And the hands-down winner is — opening today’s Washington Post to the op-ed page — President Hassan Rouhani of Iran, who says:

The world has changed. International politics is no longer a zero-sum game but a multi-dimensional arena where cooperation and competition often occur simultaneously. Gone is the age of blood feuds. World leaders are expected to lead in turning threats into opportunities.

I think he’s right, though I’ll leave the question of whether he means it TBD — but if he does, that’s a.. that’s a.. that’s a Major Game Changer — and verra interesting in any case:

  • What’s the non-zero-sum strategy when there may be one or more zero-sum players in the game?
  • **

    For your further edification, here’s what a genuine game-changer, in both literal and metaphoric sense of the phrase, looks like:


    The court is a tennis court, the game in play is revolutionary politics, the event is the Tennis Court Oath, where the members of the National Assembly gathered to swear “not to separate, and to reassemble wherever circumstances require, until the constitution of the kingdom is established” — the drawing is by Jacques-Louis David.


    Playing a double game

    Monday, November 19th, 2012

    [ by Charles Cameron -- a chess variant exploring the twinned human drives for competition and collaboration ]

    I posted a neat piece of math the other day, showing how dogs might respond to conditions of combined fear and rage in terms of a catastrophe theory diagram, and Larry Dunbar pointed out in a comment that humans might respond differently in equivalent circumstances depending on whether they had a strategy going into the situation or not…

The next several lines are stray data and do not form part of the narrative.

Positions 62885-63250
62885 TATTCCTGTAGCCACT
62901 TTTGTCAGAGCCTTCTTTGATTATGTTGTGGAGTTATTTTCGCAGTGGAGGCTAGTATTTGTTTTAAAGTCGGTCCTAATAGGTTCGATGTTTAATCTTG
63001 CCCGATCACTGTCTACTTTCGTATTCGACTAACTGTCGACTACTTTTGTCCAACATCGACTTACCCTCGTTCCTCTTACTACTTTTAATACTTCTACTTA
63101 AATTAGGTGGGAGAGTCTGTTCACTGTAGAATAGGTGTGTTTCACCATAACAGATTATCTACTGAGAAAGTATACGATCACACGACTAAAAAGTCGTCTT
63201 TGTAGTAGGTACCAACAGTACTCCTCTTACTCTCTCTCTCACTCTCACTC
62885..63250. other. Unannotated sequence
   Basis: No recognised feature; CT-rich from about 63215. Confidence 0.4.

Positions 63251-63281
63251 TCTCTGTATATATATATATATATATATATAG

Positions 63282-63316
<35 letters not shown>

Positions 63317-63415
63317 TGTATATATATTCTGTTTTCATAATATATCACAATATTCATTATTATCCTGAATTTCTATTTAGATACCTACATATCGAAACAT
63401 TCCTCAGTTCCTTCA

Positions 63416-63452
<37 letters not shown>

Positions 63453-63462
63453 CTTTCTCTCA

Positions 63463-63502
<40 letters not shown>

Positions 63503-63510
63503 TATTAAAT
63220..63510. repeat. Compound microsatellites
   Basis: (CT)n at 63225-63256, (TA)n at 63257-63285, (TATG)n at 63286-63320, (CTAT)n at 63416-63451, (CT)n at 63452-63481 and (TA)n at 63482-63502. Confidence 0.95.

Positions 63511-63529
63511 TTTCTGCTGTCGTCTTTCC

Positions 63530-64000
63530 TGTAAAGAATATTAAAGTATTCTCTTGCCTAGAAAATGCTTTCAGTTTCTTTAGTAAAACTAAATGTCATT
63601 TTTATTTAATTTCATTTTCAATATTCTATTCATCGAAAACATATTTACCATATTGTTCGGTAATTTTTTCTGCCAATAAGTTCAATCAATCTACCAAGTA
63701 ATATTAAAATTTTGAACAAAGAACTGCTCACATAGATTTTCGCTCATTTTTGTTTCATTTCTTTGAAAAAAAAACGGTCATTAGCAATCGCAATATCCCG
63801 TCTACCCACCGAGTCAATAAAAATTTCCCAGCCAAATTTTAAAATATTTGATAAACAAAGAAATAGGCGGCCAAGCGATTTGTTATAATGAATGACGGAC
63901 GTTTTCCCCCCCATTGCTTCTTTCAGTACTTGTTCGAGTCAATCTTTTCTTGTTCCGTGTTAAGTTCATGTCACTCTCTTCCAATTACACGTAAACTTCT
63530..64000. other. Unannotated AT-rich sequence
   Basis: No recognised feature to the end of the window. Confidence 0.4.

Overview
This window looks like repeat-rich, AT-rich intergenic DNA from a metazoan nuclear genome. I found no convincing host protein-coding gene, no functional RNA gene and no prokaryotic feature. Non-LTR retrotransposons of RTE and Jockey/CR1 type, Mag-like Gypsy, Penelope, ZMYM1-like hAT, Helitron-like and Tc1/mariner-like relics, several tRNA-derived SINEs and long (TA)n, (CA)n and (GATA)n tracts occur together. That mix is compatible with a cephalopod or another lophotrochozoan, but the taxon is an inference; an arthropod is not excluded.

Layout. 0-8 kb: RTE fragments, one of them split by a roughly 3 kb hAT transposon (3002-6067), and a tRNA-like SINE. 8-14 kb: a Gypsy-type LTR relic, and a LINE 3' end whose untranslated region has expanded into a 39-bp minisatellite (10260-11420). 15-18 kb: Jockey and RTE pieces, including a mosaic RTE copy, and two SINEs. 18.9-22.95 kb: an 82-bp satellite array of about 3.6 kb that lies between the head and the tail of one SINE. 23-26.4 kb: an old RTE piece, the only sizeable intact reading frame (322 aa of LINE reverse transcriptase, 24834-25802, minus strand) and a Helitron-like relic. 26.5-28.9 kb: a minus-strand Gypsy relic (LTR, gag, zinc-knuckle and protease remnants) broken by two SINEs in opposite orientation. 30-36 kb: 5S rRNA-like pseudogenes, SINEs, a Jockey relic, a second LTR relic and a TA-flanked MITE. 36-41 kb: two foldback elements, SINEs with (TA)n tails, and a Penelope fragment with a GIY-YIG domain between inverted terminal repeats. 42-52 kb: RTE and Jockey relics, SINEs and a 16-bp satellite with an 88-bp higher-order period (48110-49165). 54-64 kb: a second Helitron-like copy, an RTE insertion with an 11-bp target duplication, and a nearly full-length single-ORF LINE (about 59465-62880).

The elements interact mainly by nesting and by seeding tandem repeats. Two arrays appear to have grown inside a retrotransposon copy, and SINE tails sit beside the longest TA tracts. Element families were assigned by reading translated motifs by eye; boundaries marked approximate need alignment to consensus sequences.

The idea that humans can have an override on such instinctive drives as fear and rage is obviously an important one, and Larry’s comment reminded me of a post I’ve been meaning to make about another “dualism” we humans are subject to…


    Humans are not IBM machines: they have dual drives, responding to a greater or lesser extent at all times to competitive and collaborative motivations.

    I was attempting to capture something of that essential dualism in the simplest possible game format when I devised my story-telling chess variant for Ruth Catlow‘s Rethinking Wargames blog:

    My own chess variant, which would require two fairly accomplished story-tellers of roughly equal chess strength to play it, is one in which the game is played as in any chess game, following the usual rules, with the added proviso that at each move, the player should write a fictionalized account of the move, such that the combined narratives of the two players taken together in sequence of moves constitutes a story for publication.